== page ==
The Age of Mass Incarceration

“Few Americans today recognize mass incarceration for what it is: a new caste system thinly veiled by the cloak of colorblindness.” “One day, civil rights organizations may be embarrassed by how long it took them to move out of denial and do the hard work necessary to end mass incarceration.” (Michelle Alexander, The New Jim Crow)

When first presented with this idea of a ‘new Jim Crow’, I was of course a bit skeptical. The thought that there may be a cyclical caste system that presents itself in many different ways, but ultimately has the same outcome. I had never before thought of mass incarceration as one of these many systems of injustice, meant to destabilize and disassemble black communities. But despite this fact I took it upon myself to begin reading, with an open mind and it didn’t take very long for me to get on board. I will say that my previous skepticism was rooted for a place of ignorance and maybe even a little bit of denial. But as I read I couldn’t help but draw similarities between my own life and the system and the many systemic ways that it disassembles our communities, with us being none the wiser.

Throughout the course of the book Michelle Alexander raises many important points and issues, that I for one had never before thought of. But it is not until the end of the book that she then gives possible solutions to these issues. She discusses mass incarceration and the way that it is deeply woven into our society, and how much work will have to be done if we ever hope to put an end to this. She also brings up today’s civil rights groups and the fact that they are doing little to help the cause, she states that this may be due to the fact that they are still in denial. This is a scary fact but it would not surprise me, considering that before reading this I was in the same position. But if real progress is to be done then we need to rally together to educate our peers, and to right the wrongs that have been done and that are still being committed.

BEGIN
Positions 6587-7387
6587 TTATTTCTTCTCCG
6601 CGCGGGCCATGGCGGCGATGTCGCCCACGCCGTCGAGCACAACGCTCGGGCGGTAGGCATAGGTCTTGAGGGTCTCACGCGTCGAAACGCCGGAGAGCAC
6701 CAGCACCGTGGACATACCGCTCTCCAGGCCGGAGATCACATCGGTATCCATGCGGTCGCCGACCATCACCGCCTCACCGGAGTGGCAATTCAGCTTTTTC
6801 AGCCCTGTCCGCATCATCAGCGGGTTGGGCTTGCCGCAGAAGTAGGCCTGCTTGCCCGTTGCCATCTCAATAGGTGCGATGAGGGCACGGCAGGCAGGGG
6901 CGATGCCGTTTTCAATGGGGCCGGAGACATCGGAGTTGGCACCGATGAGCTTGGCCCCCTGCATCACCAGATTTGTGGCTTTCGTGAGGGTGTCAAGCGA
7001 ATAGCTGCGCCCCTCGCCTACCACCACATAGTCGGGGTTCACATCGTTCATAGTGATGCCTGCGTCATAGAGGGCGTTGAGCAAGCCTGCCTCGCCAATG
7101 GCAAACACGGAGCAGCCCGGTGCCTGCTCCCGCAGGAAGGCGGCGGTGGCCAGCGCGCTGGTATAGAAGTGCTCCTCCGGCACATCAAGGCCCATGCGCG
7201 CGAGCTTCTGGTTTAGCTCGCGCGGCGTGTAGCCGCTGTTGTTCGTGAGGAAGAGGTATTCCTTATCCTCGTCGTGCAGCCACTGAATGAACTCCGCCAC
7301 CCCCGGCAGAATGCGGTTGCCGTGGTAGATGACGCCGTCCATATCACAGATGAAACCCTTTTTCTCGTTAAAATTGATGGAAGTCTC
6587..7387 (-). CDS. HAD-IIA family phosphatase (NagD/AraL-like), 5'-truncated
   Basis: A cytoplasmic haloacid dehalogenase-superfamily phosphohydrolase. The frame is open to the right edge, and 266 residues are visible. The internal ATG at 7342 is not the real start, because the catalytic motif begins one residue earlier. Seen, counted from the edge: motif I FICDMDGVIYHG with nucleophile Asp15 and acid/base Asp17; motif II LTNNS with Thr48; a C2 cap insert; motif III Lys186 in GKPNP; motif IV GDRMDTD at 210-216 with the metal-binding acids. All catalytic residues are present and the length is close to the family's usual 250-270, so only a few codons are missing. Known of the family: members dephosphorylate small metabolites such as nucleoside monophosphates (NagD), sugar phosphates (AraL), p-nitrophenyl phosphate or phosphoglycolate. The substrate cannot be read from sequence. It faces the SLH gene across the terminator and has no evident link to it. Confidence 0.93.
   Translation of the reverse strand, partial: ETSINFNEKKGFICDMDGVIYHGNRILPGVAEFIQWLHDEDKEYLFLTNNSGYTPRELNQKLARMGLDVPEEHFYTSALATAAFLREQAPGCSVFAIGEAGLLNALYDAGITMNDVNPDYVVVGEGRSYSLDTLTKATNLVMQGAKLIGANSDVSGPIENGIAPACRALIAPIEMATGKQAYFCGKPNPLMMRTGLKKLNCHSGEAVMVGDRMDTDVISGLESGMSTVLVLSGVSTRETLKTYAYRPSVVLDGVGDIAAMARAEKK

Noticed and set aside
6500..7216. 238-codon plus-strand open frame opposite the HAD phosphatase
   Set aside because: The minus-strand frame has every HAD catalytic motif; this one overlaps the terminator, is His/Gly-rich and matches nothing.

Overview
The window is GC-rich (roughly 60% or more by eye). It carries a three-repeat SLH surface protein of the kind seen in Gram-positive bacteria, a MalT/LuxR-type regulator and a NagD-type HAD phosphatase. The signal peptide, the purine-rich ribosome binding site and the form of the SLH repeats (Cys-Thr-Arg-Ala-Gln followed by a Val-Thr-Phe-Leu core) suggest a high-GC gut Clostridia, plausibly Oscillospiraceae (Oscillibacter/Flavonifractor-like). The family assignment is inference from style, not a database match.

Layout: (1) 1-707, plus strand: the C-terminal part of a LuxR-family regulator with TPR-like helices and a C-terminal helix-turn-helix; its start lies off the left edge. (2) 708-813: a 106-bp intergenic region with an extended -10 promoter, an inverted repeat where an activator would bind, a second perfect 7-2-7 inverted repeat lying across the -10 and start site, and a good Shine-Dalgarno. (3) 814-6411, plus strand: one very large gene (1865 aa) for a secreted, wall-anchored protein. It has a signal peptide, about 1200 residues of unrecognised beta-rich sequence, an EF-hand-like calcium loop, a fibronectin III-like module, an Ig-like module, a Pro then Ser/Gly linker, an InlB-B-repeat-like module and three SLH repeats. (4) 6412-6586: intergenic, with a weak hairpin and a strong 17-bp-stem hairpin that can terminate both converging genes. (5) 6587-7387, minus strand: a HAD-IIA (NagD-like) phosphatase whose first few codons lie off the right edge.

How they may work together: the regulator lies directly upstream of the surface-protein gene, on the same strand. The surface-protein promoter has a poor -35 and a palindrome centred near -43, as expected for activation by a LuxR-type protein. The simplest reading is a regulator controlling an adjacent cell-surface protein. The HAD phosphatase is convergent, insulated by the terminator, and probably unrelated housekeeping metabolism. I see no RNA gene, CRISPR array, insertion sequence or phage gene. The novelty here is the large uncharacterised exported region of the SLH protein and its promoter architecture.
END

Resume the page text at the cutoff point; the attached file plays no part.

After this reading I feel that my eyes have been opened, I’ve learned a lot which I believe is the first step. So when presented with a critique of this book I expected the author to have had a similar reaction. And although that is not the truth of the matter, I can understand some of the views held by this author. Michelle Alexander while giving a very detailed overview of the history behind and many examples found in today’s society, there are of course somethings over-looked. James Foreman discusses the fact that she tends to avoid any evidence that does not support this idea of mass incarceration being a new reiteration of Jim Crow, and that can be problematic. But all in all I have learned a lot, and education I believe is the first step to creating change.